Timing is crucial when a motion for reconsideration or a motion seeking leave to amend a complaint hangs in the balance. And it is dispositive in this case.

"A party's motion for reconsideration of an order must be made within 10 days after service of notice of entry of the order. (Code Civ. Proc., § 1008, subd. (a).) But that time limitation does not apply to a party's renewal of a motion or a court's sua sponte reconsideration of an order if there has been a change of law. (Id., subds. (b), (c).) 'A party who originally made an application for an order which was refused in whole or part . . . may make a subsequent application for the same order upon new or different facts, circumstances, or law . . . .' (Id., subd. (b).) A renewed motion may be brought whether the order denying the previous motion is 'interim or final.' (Id., subd. (e).)" (Phillips v. Sprint PCS (2012) 209 Cal.App.4th 758, 768.) "The party seeking reconsideration must provide not just new evidence or different facts, but a satisfactory explanation for the failure to produce it at an earlier time." (Glade v. Glade (1995) 38 Cal.App.4th 1441, 1457.) We review a trial court's ruling on a motion for reconsideration for abuse of discretion. (Ibid.)

Here, plaintiff's motion to have the trial court reconsider the demurrer ruling came nearly four years after the original ruling. In the appeal from the ensuing judgment, plaintiff did not challenge the demurrer ruling which had resulted in dismissal of all but one of her claims. Thus, whether viewed from a pure reconsideration timeliness perspective or one of waiver due to failure to appeal, plaintiff's attempt to resurrect the dismissed claims was fatally belated. (See Code Civ. Proc., § 1008, subd. (a); Maxwell v. Dolezal (2014) 231 Cal.App.4th 93 [failure to challenge demurrer ruling on appeal from judgment renders demurrer ruling final and unchallengeable].)

Plaintiff asserts the reconsideration motion was timely because her mother learned of new facts and new law while preparing for a deposition about one week before plaintiff filed the reconsideration motion. Specifically, she states her mother came to understand the meaning of certain acronyms used in the 2007 Settlement Agreement and discovered state regulations which she believed applicable based on that enlightened understanding. Though these things may have, in fact, been new knowledge to plaintiff's mother, they were not "new or different" as those terms are used in the context of a reconsideration motion.

A lack of familiarity with the law is not a basis on which a court may grant reconsideration; neither is an unjustifiable negligence in discovering the law. (Hearn v. Howard (2009) Cal.App.4th 1193, 1206; Pazderka v. Caballeros Dimas Alang, Inc. (1998) 62 Cal.App.4th 658, 670.) And absent exceptions not raised here, a person who executes a contract, such as a settlement agreement, is presumed to understand and agree to its terms. (Jefferson v. Department of Youth Authority (2002) 28 Cal.4th 299, 303; see also Weddington Productions, Inc. v. Flick (1998) 60 Cal.App.4th 793, 810 ["A settlement agreement is a contract, and the legal principles which apply to contracts generally apply to settlement contracts"]; Brown v. Wells Fargo Bank, N.A. (2008) 168 Cal.App.4th 938, 959 ["Reasonable diligence requires a party to read a contract before signing it"].) These are well-established legal principles which we must uniformly apply.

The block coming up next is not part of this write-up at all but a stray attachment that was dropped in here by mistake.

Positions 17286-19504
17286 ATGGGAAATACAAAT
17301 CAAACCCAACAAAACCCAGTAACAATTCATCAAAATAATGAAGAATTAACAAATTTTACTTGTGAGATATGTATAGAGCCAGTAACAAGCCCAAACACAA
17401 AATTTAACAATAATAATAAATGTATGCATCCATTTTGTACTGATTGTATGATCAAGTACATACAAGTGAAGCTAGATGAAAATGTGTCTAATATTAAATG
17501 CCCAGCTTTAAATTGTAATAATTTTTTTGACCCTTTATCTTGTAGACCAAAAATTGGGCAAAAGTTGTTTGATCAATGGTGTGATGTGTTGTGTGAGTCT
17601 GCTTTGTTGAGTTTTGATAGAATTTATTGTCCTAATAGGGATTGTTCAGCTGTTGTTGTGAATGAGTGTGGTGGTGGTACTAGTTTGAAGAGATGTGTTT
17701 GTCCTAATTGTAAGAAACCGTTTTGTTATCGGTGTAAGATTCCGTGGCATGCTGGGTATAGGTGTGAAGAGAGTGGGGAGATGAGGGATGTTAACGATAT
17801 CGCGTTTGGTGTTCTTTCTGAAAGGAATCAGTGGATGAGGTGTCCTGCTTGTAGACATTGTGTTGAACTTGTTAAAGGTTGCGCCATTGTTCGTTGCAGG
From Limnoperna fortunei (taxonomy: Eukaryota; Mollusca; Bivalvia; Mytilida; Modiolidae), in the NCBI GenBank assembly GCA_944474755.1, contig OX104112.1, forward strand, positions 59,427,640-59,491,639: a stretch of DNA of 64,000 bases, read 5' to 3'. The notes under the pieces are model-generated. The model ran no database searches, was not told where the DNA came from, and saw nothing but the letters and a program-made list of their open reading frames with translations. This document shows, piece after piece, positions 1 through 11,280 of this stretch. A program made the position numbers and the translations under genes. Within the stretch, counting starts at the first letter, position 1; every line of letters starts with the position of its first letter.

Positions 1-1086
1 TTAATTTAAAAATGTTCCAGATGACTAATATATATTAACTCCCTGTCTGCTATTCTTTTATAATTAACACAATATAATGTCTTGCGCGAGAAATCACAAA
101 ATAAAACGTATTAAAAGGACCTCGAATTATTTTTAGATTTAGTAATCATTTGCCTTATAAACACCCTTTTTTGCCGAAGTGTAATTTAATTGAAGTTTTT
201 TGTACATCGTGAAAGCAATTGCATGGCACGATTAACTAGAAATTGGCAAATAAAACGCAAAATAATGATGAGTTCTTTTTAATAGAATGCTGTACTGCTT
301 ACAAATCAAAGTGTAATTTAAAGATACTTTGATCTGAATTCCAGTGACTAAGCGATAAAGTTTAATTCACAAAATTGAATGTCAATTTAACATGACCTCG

We likewise find no bases to grant relief concerning the denial of plaintiff's request for leave to amend her complaint. Trial courts have broad discretion to allow a party to amend a complaint "in furtherance of justice" (Code Civ. Proc., § 473, subd. (a)), and we review their exercise of discretion for abuse of it. (Duchrow v. Forrest (2013) 215 Cal.App.4th 1359, 1377.) "'"[T]he appropriate exercise of that discretion requires the trial court to consider a number of factors: 'including the conduct of the moving party and the belated presentation of the amendment. . . .'"' [Citation.] [¶] . . . '"'"[E]ven if a good amendment is proposed in proper form, unwarranted delay in presenting it may—of itself—be a valid reason for denial."'"' [Citations.] 'Thus, [if the trial court denies a motion to amend during trial,] appellate courts are less likely to find an abuse of discretion where, for example, the proposed amendment is "'offered after long unexplained delay . . . or where there is a lack of diligence . . . .'"' [Citation.]" (Ibid.)

The trial court was presented with and considered all of those factors, among others. To begin, many of the 11 causes of action plaintiff wanted to add to the complaint were the same ones the court previously dismissed by way of demurrer. For the other additional allegations, which specifically stemmed from her mother's hard work in attempting to understand some of the 2007 Settlement Agreement language, defendant explained why allowing the amendment would be prejudicial. The case had been pending for nearly six years and trial was just over one month away. Plaintiff had already amended the complaint four times, discovery was closed, the trial court had heard numerous pretrial motions, and all that remained was trial on the breach of contract cause of action. Under these circumstances, we cannot say the trial court abused its discretion in denying plaintiff's request to amend the complaint. (See Cahill v. San Diego Gas & Electric Co. (2011) 194 Cal.App.4th 939, 957 ["[T]here is no abuse of discretion requiring reversal if there exists a reasonable or fairly debatable justification under the law for the trial court's decision"]; Estate of Murphy (1978) 82 Cal.App.3d 304, 311 ["[w]here inexcusable delay and probable prejudice to the opposing party is indicated, the trial court's discretion in denying a proposed amendment should not be disturbed"].) B. Breach of contract